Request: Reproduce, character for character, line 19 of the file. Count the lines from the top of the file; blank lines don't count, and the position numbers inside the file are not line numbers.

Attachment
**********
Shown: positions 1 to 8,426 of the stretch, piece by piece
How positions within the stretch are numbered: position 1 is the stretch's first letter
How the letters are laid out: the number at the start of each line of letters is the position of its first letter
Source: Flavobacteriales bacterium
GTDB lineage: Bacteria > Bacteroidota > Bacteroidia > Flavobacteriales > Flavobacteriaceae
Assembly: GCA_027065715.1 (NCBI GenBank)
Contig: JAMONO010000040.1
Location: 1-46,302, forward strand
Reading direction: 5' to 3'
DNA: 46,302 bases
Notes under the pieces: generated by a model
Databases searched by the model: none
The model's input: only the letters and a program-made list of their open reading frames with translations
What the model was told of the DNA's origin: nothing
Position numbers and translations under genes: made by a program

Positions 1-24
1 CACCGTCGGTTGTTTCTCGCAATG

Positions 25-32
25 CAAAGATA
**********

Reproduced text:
25 CAAAGATA